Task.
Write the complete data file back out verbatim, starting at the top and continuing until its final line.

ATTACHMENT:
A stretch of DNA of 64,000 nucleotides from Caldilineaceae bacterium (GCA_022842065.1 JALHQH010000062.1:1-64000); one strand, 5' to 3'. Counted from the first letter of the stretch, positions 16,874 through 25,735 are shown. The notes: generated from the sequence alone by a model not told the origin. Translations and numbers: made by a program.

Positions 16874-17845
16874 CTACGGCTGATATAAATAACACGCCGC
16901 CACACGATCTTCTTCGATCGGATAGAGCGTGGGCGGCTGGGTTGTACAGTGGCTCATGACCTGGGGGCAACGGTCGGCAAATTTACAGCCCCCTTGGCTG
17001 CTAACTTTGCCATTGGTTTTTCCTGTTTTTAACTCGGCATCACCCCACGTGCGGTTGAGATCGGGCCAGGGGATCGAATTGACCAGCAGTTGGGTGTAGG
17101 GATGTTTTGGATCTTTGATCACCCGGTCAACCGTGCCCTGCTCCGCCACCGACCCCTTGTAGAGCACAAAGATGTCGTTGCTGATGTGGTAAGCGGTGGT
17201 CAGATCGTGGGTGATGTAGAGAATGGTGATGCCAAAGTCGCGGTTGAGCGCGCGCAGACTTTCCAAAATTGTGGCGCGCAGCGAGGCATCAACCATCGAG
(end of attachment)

A stretch of DNA of 64,000 nucleotides from Caldilineaceae bacterium (GCA_022842065.1 JALHQH010000062.1:1-64000); one strand, 5' to 3'. Counted from the first letter of the stretch, positions 16,874 through 25,735 are shown. The notes: generated from the sequence alone by a model not told the origin. Translations and numbers: made by a program.

Positions 16874-17845
16874 CTACGGCTGATATAAATAACACGCCGC
16901 CACACGATCTTCTTCGATCGGATAGAGCGTGGGCGGCTGGGTTGTACAGTGGCTCATGACCTGGGGGCAACGGTCGGCAAATTTACAGCCCCCTTGGCTG
17001 CTAACTTTGCCATTGGTTTTTCCTGTTTTTAACTCGGCATCACCCCACGTGCGGTTGAGATCGGGCCAGGGGATCGAATTGACCAGCAGTTGGGTGTAGG
17101 GATGTTTTGGATCTTTGATCACCCGGTCAACCGTGCCCTGCTCCGCCACCGACCCCTTGTAGAGCACAAAGATGTCGTTGCTGATGTGGTAAGCGGTGGT
17201 CAGATCGTGGGTGATGTAGAGAATGGTGATGCCAAAGTCGCGGTTGAGCGCGCGCAGACTTTCCAAAATTGTGGCGCGCAGCGAGGCATCAACCATCGAG